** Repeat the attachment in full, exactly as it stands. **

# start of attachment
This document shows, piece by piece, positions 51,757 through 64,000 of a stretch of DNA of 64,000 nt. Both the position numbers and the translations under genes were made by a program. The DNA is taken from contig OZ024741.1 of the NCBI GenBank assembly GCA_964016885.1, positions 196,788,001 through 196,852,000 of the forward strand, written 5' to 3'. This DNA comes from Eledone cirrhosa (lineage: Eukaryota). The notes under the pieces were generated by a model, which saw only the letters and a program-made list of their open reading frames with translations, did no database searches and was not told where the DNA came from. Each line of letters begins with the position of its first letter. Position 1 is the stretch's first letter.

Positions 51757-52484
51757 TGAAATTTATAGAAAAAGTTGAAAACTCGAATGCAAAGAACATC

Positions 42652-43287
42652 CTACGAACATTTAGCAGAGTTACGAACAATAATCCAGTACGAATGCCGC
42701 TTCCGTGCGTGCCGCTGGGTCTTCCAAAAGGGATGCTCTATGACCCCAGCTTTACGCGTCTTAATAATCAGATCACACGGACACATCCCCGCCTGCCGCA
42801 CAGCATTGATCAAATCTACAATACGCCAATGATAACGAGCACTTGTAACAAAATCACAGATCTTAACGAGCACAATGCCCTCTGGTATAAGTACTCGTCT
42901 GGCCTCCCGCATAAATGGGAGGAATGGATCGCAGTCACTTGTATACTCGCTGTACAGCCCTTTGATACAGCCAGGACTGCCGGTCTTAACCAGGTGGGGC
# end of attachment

This document shows, piece by piece, positions 51,757 through 64,000 of a stretch of DNA of 64,000 nt. Both the position numbers and the translations under genes were made by a program. The DNA is taken from contig OZ024741.1 of the NCBI GenBank assembly GCA_964016885.1, positions 196,788,001 through 196,852,000 of the forward strand, written 5' to 3'. This DNA comes from Eledone cirrhosa (lineage: Eukaryota). The notes under the pieces were generated by a model, which saw only the letters and a program-made list of their open reading frames with translations, did no database searches and was not told where the DNA came from. Each line of letters begins with the position of its first letter. Position 1 is the stretch's first letter.

Positions 51757-52484
51757 TGAAATTTATAGAAAAAGTTGAAAACTCGAATGCAAAGAACATC

Positions 42652-43287
42652 CTACGAACATTTAGCAGAGTTACGAACAATAATCCAGTACGAATGCCGC
42701 TTCCGTGCGTGCCGCTGGGTCTTCCAAAAGGGATGCTCTATGACCCCAGCTTTACGCGTCTTAATAATCAGATCACACGGACACATCCCCGCCTGCCGCA
42801 CAGCATTGATCAAATCTACAATACGCCAATGATAACGAGCACTTGTAACAAAATCACAGATCTTAACGAGCACAATGCCCTCTGGTATAAGTACTCGTCT
42901 GGCCTCCCGCATAAATGGGAGGAATGGATCGCAGTCACTTGTATACTCGCTGTACAGCCCTTTGATACAGCCAGGACTGCCGGTCTTAACCAGGTGGGGC